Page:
I don’t like cutting down trees unless I really have to. I prefer planting them. However, the two enormous pine trees in front of the chapel at Teysseroles, which we are helping to restore, had just got too big. So we designated today as tree-felling day.
Our association’s president, Alain Vignes, said his uncle told him that he was there when the trees were planted. This must have been 90-95 years ago. The uncle now reposes in the cemetery. The two taken down today were all that was left of an alley of trees leading from the gate to the door of the chapel. The SF counted the rings and reckoned there were 103.
We had several good reasons to take them down. First, they had shallow roots and a gale might have uprooted them and toppled them onto the roof of the chapel. Since the roof is the only sound part of the structure, that would have been a pity. Second, they had become too tall and if we had just lopped off the tops they would have looked ugly. Third, they obscured the front elevation of the chapel. Finally, their roots were doing untold damage to the graves lining the path.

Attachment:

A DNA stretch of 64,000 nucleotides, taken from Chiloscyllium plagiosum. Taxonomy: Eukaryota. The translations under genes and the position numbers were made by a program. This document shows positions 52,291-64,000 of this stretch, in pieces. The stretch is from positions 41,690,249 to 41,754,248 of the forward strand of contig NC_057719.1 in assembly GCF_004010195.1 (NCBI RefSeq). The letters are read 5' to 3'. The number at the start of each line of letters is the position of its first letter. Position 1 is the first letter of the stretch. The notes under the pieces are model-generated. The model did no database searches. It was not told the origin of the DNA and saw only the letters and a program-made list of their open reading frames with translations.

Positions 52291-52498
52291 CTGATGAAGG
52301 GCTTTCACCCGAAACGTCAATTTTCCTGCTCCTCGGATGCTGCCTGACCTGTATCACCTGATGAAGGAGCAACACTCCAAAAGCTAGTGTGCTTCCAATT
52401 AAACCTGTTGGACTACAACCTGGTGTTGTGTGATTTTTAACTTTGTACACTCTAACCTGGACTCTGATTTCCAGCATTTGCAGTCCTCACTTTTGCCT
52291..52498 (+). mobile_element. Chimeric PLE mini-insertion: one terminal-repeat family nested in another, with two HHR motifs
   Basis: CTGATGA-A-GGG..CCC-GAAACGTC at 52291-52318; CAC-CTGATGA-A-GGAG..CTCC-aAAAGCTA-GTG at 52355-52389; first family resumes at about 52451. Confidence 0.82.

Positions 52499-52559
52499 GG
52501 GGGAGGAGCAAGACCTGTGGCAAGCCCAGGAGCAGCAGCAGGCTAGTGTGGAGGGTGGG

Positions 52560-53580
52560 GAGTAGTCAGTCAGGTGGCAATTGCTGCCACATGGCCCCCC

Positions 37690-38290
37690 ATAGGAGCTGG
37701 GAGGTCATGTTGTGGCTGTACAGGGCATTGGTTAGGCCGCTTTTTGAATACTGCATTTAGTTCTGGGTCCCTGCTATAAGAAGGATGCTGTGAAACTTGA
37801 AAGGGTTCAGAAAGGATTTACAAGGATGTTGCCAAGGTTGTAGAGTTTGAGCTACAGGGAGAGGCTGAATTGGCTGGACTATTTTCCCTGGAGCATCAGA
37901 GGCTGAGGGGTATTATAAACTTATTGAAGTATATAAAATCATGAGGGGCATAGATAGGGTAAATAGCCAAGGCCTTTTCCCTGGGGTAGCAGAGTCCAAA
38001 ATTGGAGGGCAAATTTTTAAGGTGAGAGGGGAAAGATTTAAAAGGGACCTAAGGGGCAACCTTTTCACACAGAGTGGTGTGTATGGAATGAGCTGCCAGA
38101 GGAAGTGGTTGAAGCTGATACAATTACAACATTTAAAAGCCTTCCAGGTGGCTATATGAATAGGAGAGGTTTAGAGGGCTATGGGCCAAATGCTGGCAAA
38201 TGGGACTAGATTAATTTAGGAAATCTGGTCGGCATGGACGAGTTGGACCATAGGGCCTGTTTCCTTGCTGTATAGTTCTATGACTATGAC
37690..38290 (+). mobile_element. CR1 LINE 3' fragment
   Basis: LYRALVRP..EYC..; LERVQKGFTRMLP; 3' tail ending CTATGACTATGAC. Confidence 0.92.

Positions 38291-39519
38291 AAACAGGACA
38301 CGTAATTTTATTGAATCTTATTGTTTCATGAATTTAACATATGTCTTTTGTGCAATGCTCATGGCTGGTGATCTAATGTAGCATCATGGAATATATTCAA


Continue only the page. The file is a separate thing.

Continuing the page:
The nephew of one of our group fells trees for a living. He agreed to do the job for a “prix d’ami”. A young man in his twenties, he shinned up and down the trees, cutting off branches before felling them. Although he wore a hard hat and used a safety harness, I admired his courage. The taller of the two trees was about 15-20 metres high. He swung about up there like a large monkey.
“It looks nice now,” he said of the bare trunk he had just stripped of its branches. “Shall I leave it like that?”
I missed seeing the trees fall since Saturday morning is my stint at the library. However, I left the SF with copious instructions for using my camera and he acquitted himself quite well.
The trunks of both trees were arrow straight. Alain would like to use the wood to make some pews for the chapel, which would be a fitting end for the trees.
Copyright © 2013 Life on La Lune, all rights reserved